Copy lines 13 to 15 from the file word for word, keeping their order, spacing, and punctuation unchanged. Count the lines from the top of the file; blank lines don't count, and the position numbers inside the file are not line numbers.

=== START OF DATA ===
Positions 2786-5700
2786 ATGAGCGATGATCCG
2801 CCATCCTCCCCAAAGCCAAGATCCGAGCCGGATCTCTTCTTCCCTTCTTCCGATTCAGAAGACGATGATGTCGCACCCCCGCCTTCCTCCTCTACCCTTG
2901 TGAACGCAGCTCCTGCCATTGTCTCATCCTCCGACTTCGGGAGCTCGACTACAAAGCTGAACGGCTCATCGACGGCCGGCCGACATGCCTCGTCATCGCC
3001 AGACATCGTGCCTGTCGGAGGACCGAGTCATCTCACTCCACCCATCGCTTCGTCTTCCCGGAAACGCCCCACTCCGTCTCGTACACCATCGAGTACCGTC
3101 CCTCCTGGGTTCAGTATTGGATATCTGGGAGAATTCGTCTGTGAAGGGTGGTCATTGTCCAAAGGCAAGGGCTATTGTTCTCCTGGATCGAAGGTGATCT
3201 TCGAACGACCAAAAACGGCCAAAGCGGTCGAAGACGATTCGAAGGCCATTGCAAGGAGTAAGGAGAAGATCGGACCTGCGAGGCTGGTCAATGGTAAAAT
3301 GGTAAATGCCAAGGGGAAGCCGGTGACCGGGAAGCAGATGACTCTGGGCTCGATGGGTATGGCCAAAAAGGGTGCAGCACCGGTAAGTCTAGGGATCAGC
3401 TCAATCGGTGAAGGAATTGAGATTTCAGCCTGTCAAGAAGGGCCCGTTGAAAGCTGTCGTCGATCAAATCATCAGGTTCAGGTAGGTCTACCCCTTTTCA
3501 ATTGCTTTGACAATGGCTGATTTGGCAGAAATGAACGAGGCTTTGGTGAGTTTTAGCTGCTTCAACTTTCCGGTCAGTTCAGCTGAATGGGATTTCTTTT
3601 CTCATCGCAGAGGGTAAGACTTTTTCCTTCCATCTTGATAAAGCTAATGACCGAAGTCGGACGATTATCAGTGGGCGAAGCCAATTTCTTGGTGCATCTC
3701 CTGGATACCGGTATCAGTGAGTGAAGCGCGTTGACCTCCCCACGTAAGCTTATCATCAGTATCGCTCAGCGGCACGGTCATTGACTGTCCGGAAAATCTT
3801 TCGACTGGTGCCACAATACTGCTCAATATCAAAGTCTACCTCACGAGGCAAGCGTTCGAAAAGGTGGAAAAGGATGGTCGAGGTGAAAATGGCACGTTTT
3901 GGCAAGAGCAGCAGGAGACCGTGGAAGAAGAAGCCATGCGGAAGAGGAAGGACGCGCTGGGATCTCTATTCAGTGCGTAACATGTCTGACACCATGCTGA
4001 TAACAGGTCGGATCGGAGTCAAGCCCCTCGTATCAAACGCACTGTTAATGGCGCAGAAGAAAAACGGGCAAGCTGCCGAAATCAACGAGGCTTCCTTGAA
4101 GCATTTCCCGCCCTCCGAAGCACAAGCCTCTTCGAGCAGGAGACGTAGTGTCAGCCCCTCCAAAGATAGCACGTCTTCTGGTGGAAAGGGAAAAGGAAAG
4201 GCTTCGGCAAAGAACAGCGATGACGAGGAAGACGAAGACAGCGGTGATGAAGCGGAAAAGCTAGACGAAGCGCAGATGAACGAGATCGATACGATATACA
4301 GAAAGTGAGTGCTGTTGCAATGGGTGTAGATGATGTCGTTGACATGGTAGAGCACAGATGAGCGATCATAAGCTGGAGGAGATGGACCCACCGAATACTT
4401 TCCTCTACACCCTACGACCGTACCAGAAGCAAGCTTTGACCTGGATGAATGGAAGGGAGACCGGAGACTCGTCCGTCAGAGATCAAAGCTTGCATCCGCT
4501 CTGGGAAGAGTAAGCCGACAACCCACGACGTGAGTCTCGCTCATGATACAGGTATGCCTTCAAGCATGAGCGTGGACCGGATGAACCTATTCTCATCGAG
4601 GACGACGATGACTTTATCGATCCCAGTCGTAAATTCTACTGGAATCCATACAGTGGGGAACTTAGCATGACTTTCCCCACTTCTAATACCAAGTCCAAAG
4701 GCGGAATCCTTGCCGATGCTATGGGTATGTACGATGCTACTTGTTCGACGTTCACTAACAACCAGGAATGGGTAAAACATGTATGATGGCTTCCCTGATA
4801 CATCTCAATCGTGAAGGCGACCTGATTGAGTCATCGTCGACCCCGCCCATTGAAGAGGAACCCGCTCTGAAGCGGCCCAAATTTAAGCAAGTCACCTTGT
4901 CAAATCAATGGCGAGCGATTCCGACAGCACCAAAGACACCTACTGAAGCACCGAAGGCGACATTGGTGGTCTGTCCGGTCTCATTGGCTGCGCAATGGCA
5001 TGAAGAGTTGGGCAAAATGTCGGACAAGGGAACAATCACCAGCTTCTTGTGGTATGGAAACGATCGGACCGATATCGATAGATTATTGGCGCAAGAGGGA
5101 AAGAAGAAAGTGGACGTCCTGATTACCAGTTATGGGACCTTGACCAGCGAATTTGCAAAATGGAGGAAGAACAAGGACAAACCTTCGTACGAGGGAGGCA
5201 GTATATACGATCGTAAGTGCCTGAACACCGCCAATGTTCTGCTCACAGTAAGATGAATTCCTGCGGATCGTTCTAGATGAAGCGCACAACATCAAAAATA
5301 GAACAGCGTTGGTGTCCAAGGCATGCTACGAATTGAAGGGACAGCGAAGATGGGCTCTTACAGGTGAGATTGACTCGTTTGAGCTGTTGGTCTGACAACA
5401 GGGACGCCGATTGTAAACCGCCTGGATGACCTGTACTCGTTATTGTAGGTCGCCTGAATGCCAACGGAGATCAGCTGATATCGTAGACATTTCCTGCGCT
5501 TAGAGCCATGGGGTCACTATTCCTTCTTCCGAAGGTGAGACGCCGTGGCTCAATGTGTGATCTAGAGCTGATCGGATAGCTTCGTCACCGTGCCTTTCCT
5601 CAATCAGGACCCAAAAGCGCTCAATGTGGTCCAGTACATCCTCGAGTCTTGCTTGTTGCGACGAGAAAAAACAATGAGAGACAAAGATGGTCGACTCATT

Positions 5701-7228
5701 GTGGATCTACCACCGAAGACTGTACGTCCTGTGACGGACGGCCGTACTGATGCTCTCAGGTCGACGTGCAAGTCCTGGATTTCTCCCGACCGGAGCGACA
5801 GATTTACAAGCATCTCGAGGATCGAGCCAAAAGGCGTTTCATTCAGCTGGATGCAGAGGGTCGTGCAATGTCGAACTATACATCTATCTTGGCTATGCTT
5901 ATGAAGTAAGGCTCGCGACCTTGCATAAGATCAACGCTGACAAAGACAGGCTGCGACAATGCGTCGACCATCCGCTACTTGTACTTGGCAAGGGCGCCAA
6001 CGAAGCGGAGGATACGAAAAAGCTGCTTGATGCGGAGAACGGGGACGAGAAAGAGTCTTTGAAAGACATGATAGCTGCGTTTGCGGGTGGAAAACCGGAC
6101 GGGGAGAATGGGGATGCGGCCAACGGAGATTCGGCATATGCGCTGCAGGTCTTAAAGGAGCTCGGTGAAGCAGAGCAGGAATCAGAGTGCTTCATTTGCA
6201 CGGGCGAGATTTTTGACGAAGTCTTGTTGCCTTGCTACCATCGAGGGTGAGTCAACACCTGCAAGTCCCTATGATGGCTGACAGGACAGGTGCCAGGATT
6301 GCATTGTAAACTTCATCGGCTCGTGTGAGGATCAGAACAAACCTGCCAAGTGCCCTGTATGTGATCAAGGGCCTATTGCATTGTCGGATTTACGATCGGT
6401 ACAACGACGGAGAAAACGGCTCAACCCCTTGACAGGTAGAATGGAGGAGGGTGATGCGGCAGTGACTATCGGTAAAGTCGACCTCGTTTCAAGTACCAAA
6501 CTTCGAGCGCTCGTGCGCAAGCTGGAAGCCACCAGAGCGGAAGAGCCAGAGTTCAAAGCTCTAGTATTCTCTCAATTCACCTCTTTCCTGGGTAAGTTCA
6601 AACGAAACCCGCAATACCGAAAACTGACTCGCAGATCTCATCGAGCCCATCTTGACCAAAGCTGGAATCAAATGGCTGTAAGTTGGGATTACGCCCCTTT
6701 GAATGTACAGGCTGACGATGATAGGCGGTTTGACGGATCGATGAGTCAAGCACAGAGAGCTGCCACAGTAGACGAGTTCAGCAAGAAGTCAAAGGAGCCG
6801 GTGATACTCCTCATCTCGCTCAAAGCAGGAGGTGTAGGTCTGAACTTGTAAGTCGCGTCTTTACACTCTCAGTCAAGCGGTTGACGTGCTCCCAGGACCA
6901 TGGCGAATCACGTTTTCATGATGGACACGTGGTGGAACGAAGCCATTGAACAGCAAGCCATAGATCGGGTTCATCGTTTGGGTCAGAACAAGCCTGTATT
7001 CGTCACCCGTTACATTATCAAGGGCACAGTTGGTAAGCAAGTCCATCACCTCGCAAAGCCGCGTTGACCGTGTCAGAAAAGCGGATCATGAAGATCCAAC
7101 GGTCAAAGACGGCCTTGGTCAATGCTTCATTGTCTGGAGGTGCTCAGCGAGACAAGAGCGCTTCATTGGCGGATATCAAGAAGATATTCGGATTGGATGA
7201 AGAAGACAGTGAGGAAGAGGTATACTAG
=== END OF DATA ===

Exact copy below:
3801 TCGACTGGTGCCACAATACTGCTCAATATCAAAGTCTACCTCACGAGGCAAGCGTTCGAAAAGGTGGAAAAGGATGGTCGAGGTGAAAATGGCACGTTTT
3901 GGCAAGAGCAGCAGGAGACCGTGGAAGAAGAAGCCATGCGGAAGAGGAAGGACGCGCTGGGATCTCTATTCAGTGCGTAACATGTCTGACACCATGCTGA
4001 TAACAGGTCGGATCGGAGTCAAGCCCCTCGTATCAAACGCACTGTTAATGGCGCAGAAGAAAAACGGGCAAGCTGCCGAAATCAACGAGGCTTCCTTGAA